specified here is different from the one that was used to start the logger, no messages can be
received by the logger.
The overall procedure is to first start the logger, and have it listening for messages at a given
port. Then launch several network nodes locally on the same machine as the logger using
standard IP 127.0.0.1 for a local host. Multiple nodes can be launched in different sub-shells
using &✁, or in different terminal shells.
Task 2
Once the network (distributed) system is working, we can evaluate the produced log file. For
instance, we can track the following two metrics: (1) the time difference or delay between the
time the event was generated, and when it was recorded in the log file, (2) the network
bandwidth used by the logger. For instance, the logger can use the current time when the
messages are being written to a log file, and also count the number of bytes received in all
messages from all the network nodes over time. The metric values can be directly stored by the
logger into a separate file, or send to a standard output, and redirected into a file by the shell.
For instance, the output file with the two metrics may look like this:
# node, delay [sec], bandwidth [bytes/sec]
A, 0.532, 835.333
A, 0.388, 953.237
B, 0.120, 1340.640
A, 0.622, 380.333
[…]
More specifically, perform the following experiment. Setup three nodes A, B and C. The nodes B
and C each generate 100 messages at the fixed average rate RB=1.0 and RC=2.0, respectively.
The node A also generates 100 messages at the fixed average rate RA={ 0.1, 0.2, ✂, 1.0 }. Plot
the average, maximum, and minimum delays and the bandwidth used by the logger as a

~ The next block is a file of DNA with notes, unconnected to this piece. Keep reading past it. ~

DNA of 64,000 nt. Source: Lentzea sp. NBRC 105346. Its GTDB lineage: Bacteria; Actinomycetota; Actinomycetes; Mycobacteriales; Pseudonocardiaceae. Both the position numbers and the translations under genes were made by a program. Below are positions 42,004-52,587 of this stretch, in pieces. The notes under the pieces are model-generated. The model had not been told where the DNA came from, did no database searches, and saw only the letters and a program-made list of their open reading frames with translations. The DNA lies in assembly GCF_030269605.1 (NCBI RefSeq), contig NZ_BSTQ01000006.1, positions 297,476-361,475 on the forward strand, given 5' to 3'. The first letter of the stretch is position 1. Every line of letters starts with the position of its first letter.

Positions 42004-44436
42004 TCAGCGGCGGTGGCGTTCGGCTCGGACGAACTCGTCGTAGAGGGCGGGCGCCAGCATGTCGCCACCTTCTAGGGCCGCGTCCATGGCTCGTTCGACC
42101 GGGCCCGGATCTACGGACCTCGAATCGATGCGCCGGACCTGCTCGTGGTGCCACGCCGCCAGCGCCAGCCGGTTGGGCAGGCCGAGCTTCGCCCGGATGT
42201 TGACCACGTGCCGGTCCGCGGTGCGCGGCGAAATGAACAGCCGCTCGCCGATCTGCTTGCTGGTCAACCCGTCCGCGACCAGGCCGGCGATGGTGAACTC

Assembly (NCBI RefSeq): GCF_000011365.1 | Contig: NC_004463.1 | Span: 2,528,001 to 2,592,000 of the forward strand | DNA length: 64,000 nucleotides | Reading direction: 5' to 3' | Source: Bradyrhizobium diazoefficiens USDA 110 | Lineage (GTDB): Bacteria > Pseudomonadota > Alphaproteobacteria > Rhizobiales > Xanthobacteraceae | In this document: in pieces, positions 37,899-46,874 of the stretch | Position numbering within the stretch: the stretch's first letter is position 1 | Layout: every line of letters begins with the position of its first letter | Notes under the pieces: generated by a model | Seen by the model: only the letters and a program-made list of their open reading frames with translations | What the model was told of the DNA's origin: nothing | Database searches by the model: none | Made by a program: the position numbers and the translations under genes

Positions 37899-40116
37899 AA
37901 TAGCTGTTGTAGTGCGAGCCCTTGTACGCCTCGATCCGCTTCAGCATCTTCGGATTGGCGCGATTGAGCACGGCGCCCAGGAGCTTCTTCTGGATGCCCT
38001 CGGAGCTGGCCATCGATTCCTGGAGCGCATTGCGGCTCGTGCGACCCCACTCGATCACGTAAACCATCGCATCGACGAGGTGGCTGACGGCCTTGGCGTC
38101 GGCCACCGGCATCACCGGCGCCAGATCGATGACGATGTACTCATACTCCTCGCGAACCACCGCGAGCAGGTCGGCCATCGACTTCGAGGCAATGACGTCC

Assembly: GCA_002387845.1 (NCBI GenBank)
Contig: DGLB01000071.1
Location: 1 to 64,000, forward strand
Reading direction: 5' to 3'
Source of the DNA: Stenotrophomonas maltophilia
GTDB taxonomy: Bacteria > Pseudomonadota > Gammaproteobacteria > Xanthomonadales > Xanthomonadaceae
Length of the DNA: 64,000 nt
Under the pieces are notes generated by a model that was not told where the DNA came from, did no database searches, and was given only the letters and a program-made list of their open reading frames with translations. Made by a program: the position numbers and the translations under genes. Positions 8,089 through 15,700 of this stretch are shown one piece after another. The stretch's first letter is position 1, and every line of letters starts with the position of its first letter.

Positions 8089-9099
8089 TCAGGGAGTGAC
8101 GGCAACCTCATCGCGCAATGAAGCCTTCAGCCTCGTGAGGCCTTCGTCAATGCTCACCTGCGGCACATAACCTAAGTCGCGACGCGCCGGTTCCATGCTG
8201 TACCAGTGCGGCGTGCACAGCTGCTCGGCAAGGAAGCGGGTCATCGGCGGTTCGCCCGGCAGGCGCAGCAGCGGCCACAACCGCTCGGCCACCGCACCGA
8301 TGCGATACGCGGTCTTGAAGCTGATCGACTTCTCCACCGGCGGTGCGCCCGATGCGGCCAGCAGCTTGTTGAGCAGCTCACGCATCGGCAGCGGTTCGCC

function of RA. Comment on the plots whether any interesting behavior can be observed.
Submission
The MP assignment is submitted in Blackboard as a single zip file containing all the files and
codes created. Only the latest submission will be graded. There is a 2% penalty per each
starting hour, if the MP has been submitted after the stated deadline. The TA will unzip the zip
file on their laptop, check the codes and other outputs, and assign the marks. When the marks
for the MP are released, you have 48 hours to request the regarding. The written regarding
request must be submitted by email directly to the TA, explaining the reasons.

For this MP0, please submit:
– a typed report outlining the Python (or other language) codes created, instructions for
building/compiling the code and running it to demonstrate that the tasks defined in MP0
were accomplished. Explicitly list any packages or libraries that are required to run your
code. It is recommended to use Makefile for complied languages.
– it is highly recommended to include a test code that demonstrate the overall functionality
– description how to measure the delay and bandwidth defined in Task 2 above
– plots for the average, maximum, minimum delay and bandwidth as defined above

ECE428 Machine Programming 0
$30.00
Open chat
Need help?
Hello
Can we help?